Egypt pledges right to self-defence before UNSC by Libya airstrikes

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Egypt’s delegate to the United Nations Security Council (UNSC) notified on Saturday the council that Egypt’s airstrikes on Libya targeted terrorist groups and described the attack as the right of the country for self defence which the UN charters stipulate, according to a press statement.

Egypt has reportedly carried out airstrikes on the city of Derna in eastern Libya on 27 May, following the shooting of Coptic Christians in Minya in Upper Egypt, which resulted in the death of 28 civilians.

The Islamic State (IS) group allegedly claimed its responsibility of the attack.

In his speech hours after the attack, Al-Sisi said that Egypt had struck the bases where the militants who carried out the attack were trained.

According to local media, Egypt’s strikes came in coordination with the National Libyan Army; however, Libyan local media reported that the presidential council of the UN-backed Government of National Accord condemned the strikes on Libyan soil without coordination with Libyan authorities.

Libya is governed by two main conflicting governments after the downfall of late Libyan president Muammar Gaddafi in 2011: the internationally recognised Government of National Accord (GNA) in the east, and the self-declared government of National Salvation, also known as the General National Congress (GNC), in the west, followed by a takeover by militias and extremist groups of large areas of land and the formation of further entities claiming legitimacy.

Egypt has expressed its support to the GNA, as Al-Sisi, during his meeting with GNA’s army field marshal Khalifa Haftar, called for lifting the arms embargo on Libya, which was decided by the UN.

The city of Derna is controlled by islamist militants and reportedly Al-Qaeda affiliate Derna Mujahideen Shura Council (DMSC), the city which GNA’s army has been trying to seize.

In February 2015, Egypt and the Libyan National Army carried out a joint attack on Derna, after alleged IS outlets published a video of the group executing 21 Egyptians in Libya.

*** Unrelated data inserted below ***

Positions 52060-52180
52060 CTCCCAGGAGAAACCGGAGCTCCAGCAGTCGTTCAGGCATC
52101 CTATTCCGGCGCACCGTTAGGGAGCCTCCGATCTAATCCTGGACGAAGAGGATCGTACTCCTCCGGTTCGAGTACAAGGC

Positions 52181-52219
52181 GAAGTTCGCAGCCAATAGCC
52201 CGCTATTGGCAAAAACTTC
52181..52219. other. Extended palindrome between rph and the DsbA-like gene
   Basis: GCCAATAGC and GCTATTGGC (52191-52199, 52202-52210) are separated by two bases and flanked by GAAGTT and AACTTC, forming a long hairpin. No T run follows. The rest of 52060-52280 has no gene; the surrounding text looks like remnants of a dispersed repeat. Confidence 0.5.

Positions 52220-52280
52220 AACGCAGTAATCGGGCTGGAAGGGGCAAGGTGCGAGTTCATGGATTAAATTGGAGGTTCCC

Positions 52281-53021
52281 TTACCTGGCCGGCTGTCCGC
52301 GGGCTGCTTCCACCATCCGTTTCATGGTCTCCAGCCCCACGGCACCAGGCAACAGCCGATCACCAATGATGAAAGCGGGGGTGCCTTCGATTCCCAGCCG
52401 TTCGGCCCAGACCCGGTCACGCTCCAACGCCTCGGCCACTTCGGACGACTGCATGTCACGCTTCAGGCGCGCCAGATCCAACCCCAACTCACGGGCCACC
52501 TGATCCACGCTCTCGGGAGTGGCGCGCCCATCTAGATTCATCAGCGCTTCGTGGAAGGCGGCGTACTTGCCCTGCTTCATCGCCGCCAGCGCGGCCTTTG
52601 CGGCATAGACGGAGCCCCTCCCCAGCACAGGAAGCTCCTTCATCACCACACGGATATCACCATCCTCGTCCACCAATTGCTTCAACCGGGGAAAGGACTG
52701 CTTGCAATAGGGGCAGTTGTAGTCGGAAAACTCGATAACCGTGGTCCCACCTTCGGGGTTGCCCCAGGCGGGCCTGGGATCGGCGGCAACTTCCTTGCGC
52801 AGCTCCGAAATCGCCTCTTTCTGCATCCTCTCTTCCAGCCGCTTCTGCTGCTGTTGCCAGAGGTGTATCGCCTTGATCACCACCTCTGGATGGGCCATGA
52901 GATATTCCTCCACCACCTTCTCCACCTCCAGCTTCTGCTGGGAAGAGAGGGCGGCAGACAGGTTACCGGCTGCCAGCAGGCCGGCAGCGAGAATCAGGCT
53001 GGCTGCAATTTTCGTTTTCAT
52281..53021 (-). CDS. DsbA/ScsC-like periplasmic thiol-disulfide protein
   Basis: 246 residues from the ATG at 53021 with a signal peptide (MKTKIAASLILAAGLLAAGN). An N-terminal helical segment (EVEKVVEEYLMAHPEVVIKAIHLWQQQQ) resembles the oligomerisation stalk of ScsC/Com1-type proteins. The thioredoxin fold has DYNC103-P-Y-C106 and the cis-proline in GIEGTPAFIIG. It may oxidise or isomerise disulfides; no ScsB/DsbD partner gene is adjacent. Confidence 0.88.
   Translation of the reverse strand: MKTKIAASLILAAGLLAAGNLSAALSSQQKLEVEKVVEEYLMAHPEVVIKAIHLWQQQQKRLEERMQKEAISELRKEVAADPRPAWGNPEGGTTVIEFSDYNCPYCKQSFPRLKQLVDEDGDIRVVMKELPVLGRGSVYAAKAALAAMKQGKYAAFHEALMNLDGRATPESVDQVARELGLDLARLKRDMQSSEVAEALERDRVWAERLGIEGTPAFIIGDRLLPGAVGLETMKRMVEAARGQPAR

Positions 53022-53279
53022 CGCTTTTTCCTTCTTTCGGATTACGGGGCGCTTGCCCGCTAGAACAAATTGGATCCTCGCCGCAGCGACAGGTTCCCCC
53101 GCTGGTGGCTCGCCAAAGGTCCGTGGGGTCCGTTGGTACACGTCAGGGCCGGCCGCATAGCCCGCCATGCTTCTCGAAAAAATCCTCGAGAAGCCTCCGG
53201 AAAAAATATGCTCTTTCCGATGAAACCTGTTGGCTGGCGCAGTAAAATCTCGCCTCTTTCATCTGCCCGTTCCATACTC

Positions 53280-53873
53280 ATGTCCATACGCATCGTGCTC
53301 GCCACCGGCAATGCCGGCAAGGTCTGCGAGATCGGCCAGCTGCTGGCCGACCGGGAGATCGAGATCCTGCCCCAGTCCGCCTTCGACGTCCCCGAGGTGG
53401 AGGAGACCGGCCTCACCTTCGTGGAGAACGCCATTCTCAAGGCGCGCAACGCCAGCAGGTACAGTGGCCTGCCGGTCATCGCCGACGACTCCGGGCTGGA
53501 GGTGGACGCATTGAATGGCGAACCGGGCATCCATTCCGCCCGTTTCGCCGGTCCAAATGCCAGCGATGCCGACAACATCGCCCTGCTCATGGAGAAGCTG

However, IS militants were still in Derna by the time the 2015 joint strike took place.

In April 2016, the DMSC announced that IS militants have been forced out of Derna after the armed conflict that occurred between the two groups, according to the British Broadcast Corporation.

Political analyst Kamel Abdallah told Daily News Egypt that the airstrikes targeted the group that had been in war with IS, rather than IS itself.

Abdallah explained that the attack on Derna was to absorb the Egyptians’ anger; however, on the ground, he doubted that such an attack would have an impact.

Furthemore, Abdallah added that Derna was already under siege by Haftar’s forces.

Al-Qaeda and IS are both internationally recognised terrorist groups, and although the former was considered the parent organisation of the latter, both groups have reportedly become rivals since Al-Qaeda disowned IS in 2014.

Egypt has strong ties with the Libyan Government of National Accord, as Al-Sisi met earlier in May with Haftar, and stressed on the importance of the support of the national army in combating terrorism, as well as seeking a peaceful solution in Libya.

 

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